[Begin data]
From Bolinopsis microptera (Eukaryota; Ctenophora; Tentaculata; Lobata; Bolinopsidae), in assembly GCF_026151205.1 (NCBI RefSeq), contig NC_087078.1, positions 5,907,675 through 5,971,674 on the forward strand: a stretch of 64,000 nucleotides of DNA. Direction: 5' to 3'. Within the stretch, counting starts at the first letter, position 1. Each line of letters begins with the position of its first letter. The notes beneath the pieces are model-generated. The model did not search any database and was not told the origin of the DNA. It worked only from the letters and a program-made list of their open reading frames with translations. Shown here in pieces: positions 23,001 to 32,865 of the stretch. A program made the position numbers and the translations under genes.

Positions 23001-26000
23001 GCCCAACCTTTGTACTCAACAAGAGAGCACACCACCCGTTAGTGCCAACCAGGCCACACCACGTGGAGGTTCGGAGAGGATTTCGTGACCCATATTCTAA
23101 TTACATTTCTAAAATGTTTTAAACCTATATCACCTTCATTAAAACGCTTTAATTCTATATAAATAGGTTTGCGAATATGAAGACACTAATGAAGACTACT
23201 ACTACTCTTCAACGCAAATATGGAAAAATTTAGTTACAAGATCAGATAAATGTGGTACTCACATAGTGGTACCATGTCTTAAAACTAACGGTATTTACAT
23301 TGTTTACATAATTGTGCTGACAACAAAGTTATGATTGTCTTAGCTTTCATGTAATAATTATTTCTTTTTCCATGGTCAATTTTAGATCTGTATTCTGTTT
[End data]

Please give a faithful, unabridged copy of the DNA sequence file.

From Bolinopsis microptera (Eukaryota; Ctenophora; Tentaculata; Lobata; Bolinopsidae), in assembly GCF_026151205.1 (NCBI RefSeq), contig NC_087078.1, positions 5,907,675 through 5,971,674 on the forward strand: a stretch of 64,000 nucleotides of DNA. Direction: 5' to 3'. Within the stretch, counting starts at the first letter, position 1. Each line of letters begins with the position of its first letter. The notes beneath the pieces are model-generated. The model did not search any database and was not told the origin of the DNA. It worked only from the letters and a program-made list of their open reading frames with translations. Shown here in pieces: positions 23,001 to 32,865 of the stretch. A program made the position numbers and the translations under genes.

Positions 23001-26000
23001 GCCCAACCTTTGTACTCAACAAGAGAGCACACCACCCGTTAGTGCCAACCAGGCCACACCACGTGGAGGTTCGGAGAGGATTTCGTGACCCATATTCTAA
23101 TTACATTTCTAAAATGTTTTAAACCTATATCACCTTCATTAAAACGCTTTAATTCTATATAAATAGGTTTGCGAATATGAAGACACTAATGAAGACTACT
23201 ACTACTCTTCAACGCAAATATGGAAAAATTTAGTTACAAGATCAGATAAATGTGGTACTCACATAGTGGTACCATGTCTTAAAACTAACGGTATTTACAT
23301 TGTTTACATAATTGTGCTGACAACAAAGTTATGATTGTCTTAGCTTTCATGTAATAATTATTTCTTTTTCCATGGTCAATTTTAGATCTGTATTCTGTTT